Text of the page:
GSS Annual Poster Session - Travel Award Winners Announced
Thursday, June 7, 2018
Congratulations to our most recent GSS poster session Travel Award Winners!
Lara Terry, 3rd year student in David Yule Lab: 2nd place – Title: Effects of Missense Mutations on Inositol 1,4,5-trisphosphate Receptor Mediated Calcium Release.
Si Chen, 4th year student in Chen Yan lab: 3rd place – Title: PDE10A Inhibition and Deficiency Attenuate Pathological Cardiac Remodeling
Pharmacology Alumni Named Associate Dean
Friday, May 11, 2018
Jennifer Mathews, PhD has been named the Associate Dean for the Albany College of Pharmacy and Health Sciences - Vermont Campus.
Dr. Mathews earned her doctorate in Pharmacology from the University of Rochester in 2007, her field(s) of interest as a student were Neuropharmacology, Opioid receptors, Pain, Tolerance, Antinociception
Her responsibilities will include execution of the pharmacy program; supervision of faculty; campus operations; and coordination of the development, implementation, and assessment of initiatives that support the programs on the Vermont Campus, which also include a Master’s program in Pharmaceutical Sciences.
Congratulations to Dr. Mathews!Read More: Pharmacology Alumni Named Associate Dean
Brandon Berry Recipient of a two-year American Heart Association Predoctoral Fellowship & Professional Member of the AHA July 1, 2018 – June 30, 2020
Monday, April 23, 2018
Brandon Berry, graduate student in the laboratory of Dr. Andrew P. Wojtovich was awarded a two-year American Heart Association Predoctoral Fellowship entitled, “Optogenetic Control of Mitochondrial Function to Protect Against Ischemia Reperfusion Injury”.
Mitochondria are central mediators of cell death following the pathologic stress of ischemia reperfusion (IR) injury during heart attack or stroke. However, mitochondria can be targeted with specific interventions that inhibit cell death following IR. The mitochondrial protonmotive force (PMF) is coupled to ATP synthesis, and controls ion gradients and oxidative stress. Dissipation of the PMF in IR injury results in cellular damage and death. Interestingly, mild uncoupling of the PMF from ATP synthesis using low-dose protonophores protects against IR injury. It is unclear whether uncoupling triggers protective signaling, or if uncoupling itself is the effector of protection. Further, pharmacologic tools lack temporal and spatial control, obscuring when and where uncoupling is sufficient to protect against IR injury. Uncoupling mitochondria using optogenetics addresses the spatiotemporal challenge of using protonophores. Spatiotemporal control can determine if the mechanism of uncoupling confers protection before ischemia (preconditioning), during ischemia, during reperfusion, or after reperfusion (postconditioning). Overall, using our novel optogenetic tools, this project aims to test how precise, selective, reversible uncoupling is sufficient to elicit cellular responses that protect against IR injury.
Cindy Wang Wins America’s Got Regulatory Science Talent Competition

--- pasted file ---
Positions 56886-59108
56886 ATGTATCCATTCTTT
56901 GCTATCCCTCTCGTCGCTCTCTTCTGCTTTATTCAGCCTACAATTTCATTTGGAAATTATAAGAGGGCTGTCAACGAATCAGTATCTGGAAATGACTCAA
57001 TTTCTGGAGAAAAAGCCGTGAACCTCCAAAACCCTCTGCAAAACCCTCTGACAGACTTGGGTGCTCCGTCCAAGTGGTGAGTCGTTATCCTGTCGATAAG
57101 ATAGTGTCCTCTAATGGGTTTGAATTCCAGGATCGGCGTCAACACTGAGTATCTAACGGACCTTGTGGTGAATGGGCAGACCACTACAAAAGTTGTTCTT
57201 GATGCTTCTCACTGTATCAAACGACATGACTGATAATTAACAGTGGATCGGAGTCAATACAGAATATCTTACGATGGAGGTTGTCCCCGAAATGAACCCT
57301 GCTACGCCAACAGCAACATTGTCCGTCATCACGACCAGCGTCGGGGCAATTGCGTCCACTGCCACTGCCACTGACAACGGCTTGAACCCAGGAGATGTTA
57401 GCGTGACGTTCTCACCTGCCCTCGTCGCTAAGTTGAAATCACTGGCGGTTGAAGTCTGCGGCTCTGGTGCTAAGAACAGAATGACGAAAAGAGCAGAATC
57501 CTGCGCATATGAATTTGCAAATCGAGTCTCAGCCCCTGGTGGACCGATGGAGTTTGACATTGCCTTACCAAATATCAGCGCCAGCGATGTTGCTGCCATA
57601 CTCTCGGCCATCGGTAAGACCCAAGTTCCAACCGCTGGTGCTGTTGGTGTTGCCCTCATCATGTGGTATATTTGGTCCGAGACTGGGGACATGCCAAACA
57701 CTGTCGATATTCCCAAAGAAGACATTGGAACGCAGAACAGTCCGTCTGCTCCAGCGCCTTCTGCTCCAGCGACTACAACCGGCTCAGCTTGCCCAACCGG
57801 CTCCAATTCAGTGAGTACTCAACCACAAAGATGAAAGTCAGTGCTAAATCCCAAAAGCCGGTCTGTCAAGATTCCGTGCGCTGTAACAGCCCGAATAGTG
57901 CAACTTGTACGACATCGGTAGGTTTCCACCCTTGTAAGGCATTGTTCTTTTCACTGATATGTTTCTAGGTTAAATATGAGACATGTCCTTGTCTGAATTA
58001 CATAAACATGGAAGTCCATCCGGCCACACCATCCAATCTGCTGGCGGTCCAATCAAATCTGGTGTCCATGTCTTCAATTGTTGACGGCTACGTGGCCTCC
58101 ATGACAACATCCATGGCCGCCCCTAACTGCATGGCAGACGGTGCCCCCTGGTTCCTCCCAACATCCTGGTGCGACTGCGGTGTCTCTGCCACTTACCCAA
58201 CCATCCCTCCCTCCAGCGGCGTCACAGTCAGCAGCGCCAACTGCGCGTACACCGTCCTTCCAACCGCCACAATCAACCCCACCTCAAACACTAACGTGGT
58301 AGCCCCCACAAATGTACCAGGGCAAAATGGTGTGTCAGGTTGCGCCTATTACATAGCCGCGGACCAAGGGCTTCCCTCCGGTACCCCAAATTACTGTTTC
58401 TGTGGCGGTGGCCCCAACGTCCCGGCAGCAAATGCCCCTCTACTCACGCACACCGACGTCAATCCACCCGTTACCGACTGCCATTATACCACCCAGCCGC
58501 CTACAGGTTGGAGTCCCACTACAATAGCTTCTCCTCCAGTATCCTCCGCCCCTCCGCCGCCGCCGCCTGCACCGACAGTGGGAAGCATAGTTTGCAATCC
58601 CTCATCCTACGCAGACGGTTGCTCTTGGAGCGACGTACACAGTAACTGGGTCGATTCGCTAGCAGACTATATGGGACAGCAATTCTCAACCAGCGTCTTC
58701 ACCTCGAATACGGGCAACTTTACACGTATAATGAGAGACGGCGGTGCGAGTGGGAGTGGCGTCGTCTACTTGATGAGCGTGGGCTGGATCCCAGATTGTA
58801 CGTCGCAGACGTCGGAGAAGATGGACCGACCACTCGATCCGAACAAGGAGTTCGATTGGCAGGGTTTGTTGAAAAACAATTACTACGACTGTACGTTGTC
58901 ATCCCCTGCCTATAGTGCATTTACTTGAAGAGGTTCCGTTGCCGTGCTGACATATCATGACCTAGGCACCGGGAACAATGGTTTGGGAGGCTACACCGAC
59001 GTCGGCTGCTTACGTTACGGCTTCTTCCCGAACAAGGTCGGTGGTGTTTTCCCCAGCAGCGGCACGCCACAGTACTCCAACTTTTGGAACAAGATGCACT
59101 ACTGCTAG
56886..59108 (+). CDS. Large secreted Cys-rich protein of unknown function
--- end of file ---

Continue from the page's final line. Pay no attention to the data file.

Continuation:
Monday, March 5, 2018
Xiaowen (Cindy) Wang, M.S., a graduate student in the Cellular and Molecular Pharmacology and Physiology PhD Program placed first in the 5th annual "America’s Got Regulatory Science Talent" competition for her proposal “Dr. Data: An Integrated Drug Repurposing Database for Identifying New Indications of FDA Approved Drugs”
To read more about Cindy’s proposal and the competition, please visit the CTSI Stories website.
This is how a brain gets hooked on opioids like it craves a candy bar
Friday, February 23, 2018
Eating a candy bar and injecting heroin each trigger a part of the brain that reinforces feeling good.
“Pleasure is pleasure,” said Jean Bidlack, a researcher at the University of Rochester Medical Center who is looking at a different way to treat opioid addiction.
While much of current thinking is focused on opioid receptors, Bidlack is going to look at how the neurotransmitter dopamine affects the desire for drugs.
“A candy bar will give you a little bit of dopamine release and give you pleasure,” said Bidlack, a professor of pharmacology and physiology. Regular ingestion can turn into a habit, but stopping isn’t likely to fundamentally change your life.
“Drugs of abuse like opioids will give you a very high dopamine level,” Bidlack said. “The brain adapts and says, ‘I want that high dopamine level all the time.’ And then when you don’t have it, that’s when the craving is very, very strong.”Read More: This is how a brain gets hooked on opioids like it craves a candy bar
Bidlack Receives NIH Grant For Opioid Addiction Research
Tuesday, February 13, 2018
From left: Dr. Janice Harbin, CEO at Anthony L. Jordan Health Center, Dr. Jean Bidlack, Mr. Michael Leary, CEO at Regional Primary Care Network, and Louise Slaughter.
A groundbreaking treatment for opioid addiction could come from local research. Monday, Congresswoman Louise Slaughter announced a $200,000 award from the NIH to a University of Rochester lab that is studying a possible new treatment for addiction.
Dr. Jean Bidlack of the University of Rochester Medical Center is involved in the research. “What I’m looking at is a hormone that has been shown in animals to reduce both the preference for sweets and alcohol by decreasing dopamine levels,” Dr. Bidlack explained. The money for the research of part of the federal budget approved last week.
The actual award is for 2 years, totaling of $385,000.
Congratulations Dr. Bidlack!